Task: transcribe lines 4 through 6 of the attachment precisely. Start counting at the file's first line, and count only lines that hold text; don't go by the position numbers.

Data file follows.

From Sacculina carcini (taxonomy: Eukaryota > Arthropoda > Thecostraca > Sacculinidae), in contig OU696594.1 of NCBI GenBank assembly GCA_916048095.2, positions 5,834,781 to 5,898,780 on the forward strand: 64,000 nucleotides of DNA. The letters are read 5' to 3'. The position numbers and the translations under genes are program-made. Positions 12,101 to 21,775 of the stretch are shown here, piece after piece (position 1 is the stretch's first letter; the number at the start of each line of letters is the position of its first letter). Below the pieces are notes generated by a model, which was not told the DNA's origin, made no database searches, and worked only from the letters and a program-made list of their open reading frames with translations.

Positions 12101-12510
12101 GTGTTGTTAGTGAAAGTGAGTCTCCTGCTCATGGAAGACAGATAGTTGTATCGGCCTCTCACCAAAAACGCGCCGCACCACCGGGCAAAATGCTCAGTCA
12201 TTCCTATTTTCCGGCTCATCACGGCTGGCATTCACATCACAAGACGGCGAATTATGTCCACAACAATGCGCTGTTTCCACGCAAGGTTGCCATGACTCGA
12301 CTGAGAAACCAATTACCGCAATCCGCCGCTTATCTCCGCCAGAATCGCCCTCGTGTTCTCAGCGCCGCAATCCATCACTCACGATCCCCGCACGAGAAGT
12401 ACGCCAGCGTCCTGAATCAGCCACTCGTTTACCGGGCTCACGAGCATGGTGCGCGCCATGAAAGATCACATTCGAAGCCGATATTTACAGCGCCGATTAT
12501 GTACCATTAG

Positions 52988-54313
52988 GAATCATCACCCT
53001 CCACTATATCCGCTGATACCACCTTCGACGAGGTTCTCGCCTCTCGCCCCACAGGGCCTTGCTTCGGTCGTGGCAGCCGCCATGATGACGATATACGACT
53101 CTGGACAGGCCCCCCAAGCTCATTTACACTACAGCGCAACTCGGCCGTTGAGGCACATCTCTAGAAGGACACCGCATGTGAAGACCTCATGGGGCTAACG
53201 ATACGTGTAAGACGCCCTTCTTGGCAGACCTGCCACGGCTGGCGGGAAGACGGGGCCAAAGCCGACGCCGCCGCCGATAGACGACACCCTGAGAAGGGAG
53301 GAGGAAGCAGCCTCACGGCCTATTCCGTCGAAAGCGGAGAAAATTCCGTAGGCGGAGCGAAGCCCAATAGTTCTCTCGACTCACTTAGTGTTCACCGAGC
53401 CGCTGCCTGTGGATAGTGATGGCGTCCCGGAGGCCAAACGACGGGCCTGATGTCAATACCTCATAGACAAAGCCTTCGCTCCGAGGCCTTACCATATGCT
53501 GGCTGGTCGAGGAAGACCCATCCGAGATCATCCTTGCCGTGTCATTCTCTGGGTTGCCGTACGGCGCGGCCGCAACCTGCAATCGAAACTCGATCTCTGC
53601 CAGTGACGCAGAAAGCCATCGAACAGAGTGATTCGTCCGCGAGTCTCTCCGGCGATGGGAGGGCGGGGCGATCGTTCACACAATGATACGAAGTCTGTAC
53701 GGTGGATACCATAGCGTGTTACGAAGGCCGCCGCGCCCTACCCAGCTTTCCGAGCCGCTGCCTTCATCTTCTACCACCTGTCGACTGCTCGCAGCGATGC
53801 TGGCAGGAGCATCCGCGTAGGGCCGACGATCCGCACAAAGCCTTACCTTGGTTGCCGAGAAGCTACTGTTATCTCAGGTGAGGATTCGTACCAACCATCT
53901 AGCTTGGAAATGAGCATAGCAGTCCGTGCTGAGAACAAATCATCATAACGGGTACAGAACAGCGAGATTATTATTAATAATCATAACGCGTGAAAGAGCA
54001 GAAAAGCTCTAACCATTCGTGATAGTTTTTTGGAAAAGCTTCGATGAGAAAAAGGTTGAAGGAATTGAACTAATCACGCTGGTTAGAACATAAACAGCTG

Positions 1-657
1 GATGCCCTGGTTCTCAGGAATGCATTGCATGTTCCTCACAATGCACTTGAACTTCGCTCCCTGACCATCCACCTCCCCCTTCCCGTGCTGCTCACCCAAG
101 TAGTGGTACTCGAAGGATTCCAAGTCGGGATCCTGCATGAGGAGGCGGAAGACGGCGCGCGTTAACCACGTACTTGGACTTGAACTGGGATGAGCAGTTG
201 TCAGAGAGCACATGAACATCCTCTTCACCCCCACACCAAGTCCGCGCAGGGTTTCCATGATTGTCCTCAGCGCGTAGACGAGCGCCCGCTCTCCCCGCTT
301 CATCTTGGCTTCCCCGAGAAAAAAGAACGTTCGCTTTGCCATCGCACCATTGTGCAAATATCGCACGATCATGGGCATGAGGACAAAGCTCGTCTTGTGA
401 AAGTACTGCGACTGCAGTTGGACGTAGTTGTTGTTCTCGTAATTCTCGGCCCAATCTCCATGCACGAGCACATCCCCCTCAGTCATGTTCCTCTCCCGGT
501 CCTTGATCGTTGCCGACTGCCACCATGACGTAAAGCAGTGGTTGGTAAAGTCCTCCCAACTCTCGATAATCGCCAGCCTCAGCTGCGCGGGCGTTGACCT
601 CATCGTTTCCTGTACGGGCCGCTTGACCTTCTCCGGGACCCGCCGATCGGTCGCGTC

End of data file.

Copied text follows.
12201 TTCCTATTTTCCGGCTCATCACGGCTGGCATTCACATCACAAGACGGCGAATTATGTCCACAACAATGCGCTGTTTCCACGCAAGGTTGCCATGACTCGA
12301 CTGAGAAACCAATTACCGCAATCCGCCGCTTATCTCCGCCAGAATCGCCCTCGTGTTCTCAGCGCCGCAATCCATCACTCACGATCCCCGCACGAGAAGT
12401 ACGCCAGCGTCCTGAATCAGCCACTCGTTTACCGGGCTCACGAGCATGGTGCGCGCCATGAAAGATCACATTCGAAGCCGATATTTACAGCGCCGATTAT